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The owner of a local business wants to lease commercial property to use as a retail storefront or for office purposes. When she finds her ideal space, the landlord suggests an initial 10-year term. The potential tenant envisions staying in the space longer than that, so she wants to negotiate for the option to renew the lease at its termination. However, the landlord is reluctant to agree on a fixed amount of rent for the renewal term, as market conditions will undoubtedly change over the course of a 10-year period. So, how will the parties agree on the future rental amount?
By Janice G. Inman
In the real estate business, as in many others, the question of just who is contractually responsible when things go wrong is a recurring one, particularly when a closely-held corporation or other business entity is involved.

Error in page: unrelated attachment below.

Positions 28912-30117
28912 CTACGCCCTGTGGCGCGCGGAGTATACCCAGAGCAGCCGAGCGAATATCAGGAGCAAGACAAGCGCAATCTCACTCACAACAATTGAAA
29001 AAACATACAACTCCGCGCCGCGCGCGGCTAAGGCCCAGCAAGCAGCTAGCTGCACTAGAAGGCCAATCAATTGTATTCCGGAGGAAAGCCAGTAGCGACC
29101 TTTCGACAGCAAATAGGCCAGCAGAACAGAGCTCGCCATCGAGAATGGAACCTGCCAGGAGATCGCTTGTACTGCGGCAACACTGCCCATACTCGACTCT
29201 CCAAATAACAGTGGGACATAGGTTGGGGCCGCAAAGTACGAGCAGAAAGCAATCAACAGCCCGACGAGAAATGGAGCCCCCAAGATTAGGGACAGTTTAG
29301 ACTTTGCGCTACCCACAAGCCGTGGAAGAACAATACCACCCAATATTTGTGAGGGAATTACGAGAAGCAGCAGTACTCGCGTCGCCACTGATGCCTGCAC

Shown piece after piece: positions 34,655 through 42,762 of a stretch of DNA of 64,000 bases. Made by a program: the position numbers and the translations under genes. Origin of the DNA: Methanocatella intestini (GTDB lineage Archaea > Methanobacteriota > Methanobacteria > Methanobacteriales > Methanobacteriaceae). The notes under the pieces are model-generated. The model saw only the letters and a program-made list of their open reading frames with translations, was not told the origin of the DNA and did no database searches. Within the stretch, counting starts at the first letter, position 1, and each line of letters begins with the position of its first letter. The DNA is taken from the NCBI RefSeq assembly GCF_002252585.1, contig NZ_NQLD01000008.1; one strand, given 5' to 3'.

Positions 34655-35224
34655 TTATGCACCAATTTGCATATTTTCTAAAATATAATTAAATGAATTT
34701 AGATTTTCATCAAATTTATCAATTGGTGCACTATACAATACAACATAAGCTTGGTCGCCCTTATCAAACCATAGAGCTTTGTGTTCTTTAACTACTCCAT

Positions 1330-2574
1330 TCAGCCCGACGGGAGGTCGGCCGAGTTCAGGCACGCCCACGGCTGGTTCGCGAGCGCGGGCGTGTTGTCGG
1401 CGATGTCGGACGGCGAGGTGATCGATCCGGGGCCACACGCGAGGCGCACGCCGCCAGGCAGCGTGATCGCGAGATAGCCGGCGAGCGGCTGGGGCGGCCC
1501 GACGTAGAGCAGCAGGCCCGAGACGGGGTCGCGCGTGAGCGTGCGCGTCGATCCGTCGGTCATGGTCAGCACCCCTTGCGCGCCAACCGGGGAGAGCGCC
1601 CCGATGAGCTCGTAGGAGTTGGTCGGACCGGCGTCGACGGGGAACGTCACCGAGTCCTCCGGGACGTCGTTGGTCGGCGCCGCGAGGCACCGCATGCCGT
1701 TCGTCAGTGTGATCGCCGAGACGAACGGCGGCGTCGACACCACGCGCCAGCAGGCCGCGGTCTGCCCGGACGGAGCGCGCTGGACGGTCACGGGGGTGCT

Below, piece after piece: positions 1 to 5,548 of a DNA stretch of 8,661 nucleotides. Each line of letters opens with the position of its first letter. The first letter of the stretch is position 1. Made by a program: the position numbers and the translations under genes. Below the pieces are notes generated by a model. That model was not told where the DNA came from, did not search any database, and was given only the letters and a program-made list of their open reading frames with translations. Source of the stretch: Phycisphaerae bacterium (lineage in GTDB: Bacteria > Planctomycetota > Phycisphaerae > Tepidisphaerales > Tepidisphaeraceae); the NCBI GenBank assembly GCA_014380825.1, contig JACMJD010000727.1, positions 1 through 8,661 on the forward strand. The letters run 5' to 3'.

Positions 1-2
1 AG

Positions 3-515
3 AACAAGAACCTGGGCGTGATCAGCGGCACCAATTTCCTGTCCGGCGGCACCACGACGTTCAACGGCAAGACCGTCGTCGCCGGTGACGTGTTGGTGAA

By Menachem J. Kastner and Ally Hack
The focus of this article is the “early termination provision,” a lease provision that affords landlords the tactical advantage they need. Specifically, this article seeks to: 1) guide the practitioner through the pitfalls of a poorly drafted termination provision; and 2) advise the practitioner how to craft a proper and effective termination provision.
Subtenants Not Entitled to Notice Under Law
Illegal Tenant Activity Negates Insurer’s Responsibility to the Landlord
By Marisa L. Byram and Wheeler Frost
Assignment provisions in a commercial lease often boil down to the following seemingly simple, but more often than not complex, standard: that the lease may only be assigned or the premises subleased with the landlord’s consent, not to be unreasonably withheld. The following examples of case law illustrate how courts have construed this provision under various circumstances.